New superconducting transformer is light and compact
Researchers from the Technology Foundation STW and the University of Twente, in cooperation with Smit Transformatoren and Smit Draad, have developed a prototype coil for a superconducting transformer which is not only light and compact but also energy-efficient. A keen interest has already been expressed by several companies.
The coil is made from superconducting wires, insulated using a newly patented method. Furthermore, together with Smit Transformatoren the researchers have developed a method to wind coils from the fragile conductor.
The superconducting wires are manufactured from a ceramic material BSCCO (pronounced `bisko`). This so-called high-temperature superconductor only allows current to flow without resistance when the material is cooled to -196 degrees celcius. The new insulation had to be able to withstand such low temperatures. Therefore the researchers chose a polyimide-film.
A silver casing covers the thin filaments of the superconducting material to prevent them from breaking. Like the tape in an audio cassette, the superconductor is rectangular in cross-section, 4 mm wide and 0.3 mm thick. A conventional insulating technique with a coating would make the rectangular conductors unreliable because the coating on the sharp edges of the conductor would be too thin. As a result of this sparks could easily jump (discharge) and damage would be caused.
In order to prevent damage, the STW researchers developed an alternative insulating procedure. Together with Smit Draad they developed a method in which an insulating layer is folded lengthways around the superconducting tape. The insulation prevents discharges up to several kilovolts.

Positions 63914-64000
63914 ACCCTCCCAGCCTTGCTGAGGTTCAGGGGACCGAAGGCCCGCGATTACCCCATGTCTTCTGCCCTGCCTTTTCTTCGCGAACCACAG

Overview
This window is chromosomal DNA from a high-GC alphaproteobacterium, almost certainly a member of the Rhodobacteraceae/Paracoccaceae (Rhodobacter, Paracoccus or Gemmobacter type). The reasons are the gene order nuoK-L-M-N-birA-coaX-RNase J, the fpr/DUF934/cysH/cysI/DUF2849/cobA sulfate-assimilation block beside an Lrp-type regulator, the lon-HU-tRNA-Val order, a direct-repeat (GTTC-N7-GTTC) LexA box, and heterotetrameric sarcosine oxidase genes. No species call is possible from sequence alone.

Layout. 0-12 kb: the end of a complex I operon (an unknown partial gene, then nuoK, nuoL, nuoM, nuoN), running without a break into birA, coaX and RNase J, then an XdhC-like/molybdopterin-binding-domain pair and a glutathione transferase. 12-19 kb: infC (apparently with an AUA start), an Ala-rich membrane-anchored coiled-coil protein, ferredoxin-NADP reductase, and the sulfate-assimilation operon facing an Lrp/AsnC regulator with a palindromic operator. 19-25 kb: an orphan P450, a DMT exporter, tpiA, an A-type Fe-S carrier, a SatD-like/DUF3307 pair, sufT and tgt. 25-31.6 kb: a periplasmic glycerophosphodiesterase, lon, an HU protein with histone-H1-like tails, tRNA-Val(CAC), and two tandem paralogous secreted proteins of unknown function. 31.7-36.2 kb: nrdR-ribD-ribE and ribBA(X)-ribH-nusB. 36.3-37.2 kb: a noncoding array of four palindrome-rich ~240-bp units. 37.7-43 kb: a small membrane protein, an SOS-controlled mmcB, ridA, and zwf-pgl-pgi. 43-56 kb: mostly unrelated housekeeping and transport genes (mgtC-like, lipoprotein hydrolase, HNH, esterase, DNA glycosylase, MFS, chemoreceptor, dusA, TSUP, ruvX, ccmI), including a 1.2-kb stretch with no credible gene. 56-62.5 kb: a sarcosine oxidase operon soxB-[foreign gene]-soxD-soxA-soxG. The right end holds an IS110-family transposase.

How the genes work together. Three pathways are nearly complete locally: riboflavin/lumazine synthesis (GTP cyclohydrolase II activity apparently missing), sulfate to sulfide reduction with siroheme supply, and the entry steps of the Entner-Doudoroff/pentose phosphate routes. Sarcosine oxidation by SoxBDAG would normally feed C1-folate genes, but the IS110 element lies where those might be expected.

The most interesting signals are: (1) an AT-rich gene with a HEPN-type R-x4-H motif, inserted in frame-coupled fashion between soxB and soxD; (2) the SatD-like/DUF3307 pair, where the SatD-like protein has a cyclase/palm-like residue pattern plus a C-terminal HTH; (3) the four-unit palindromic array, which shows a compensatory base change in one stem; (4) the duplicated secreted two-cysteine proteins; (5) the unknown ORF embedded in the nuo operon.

The method has already been implemented at the request of various companies. For example, the market leader ASC (American Superconductor Corporation) sells conductors which have been insulated by Smit Draad.
The research group anticipates various applications for compact and light superconducting devices in which the new superconducting coils and cables will play a role. The compact construction of the transformers makes their use in trains attractive. Also the superconducting cables could guarantee the energy supply to large users such as the computer industry or compact town centres. The high resistance of the current copper cables means that too much warmth is released during the transport of electricity.
The STW has signed a contract with Smit Draad for the use of knowledge obtained from the STW project.
All latest news from the category: Physics and Astronomy
This area deals with the fundamental laws and building blocks of nature and how they interact, the properties and the behavior of matter, and research into space and time and their structures.
innovations-report provides in-depth reports and articles on subjects such as astrophysics, laser technologies, nuclear, quantum, particle and solid-state physics, nanotechnologies, planetary research and findings (Mars, Venus) and developments related to the Hubble Telescope.
Researchers shrink camera to the size of a salt grain
Micro-sized cameras have great potential to spot problems in the human body and enable sensing for super-small robots, but past approaches captured fuzzy, distorted images with limited fields of view….
World-first product will be a lifesaving traffic stopper
Game-changing technology to design traffic lights that absorb kinetic energy, stopping them from crumpling when hit by a vehicle, will prevent thousands of fatalities and injuries each year and make…
Scientists capture electron transfer image in electrocatalysis process
The involvement between electron transfer (ET) and catalytic reaction at electrocatalyst surface makes electrochemical process challenging to understand and control. How to experimentally determine ET process occurring at nanoscale is…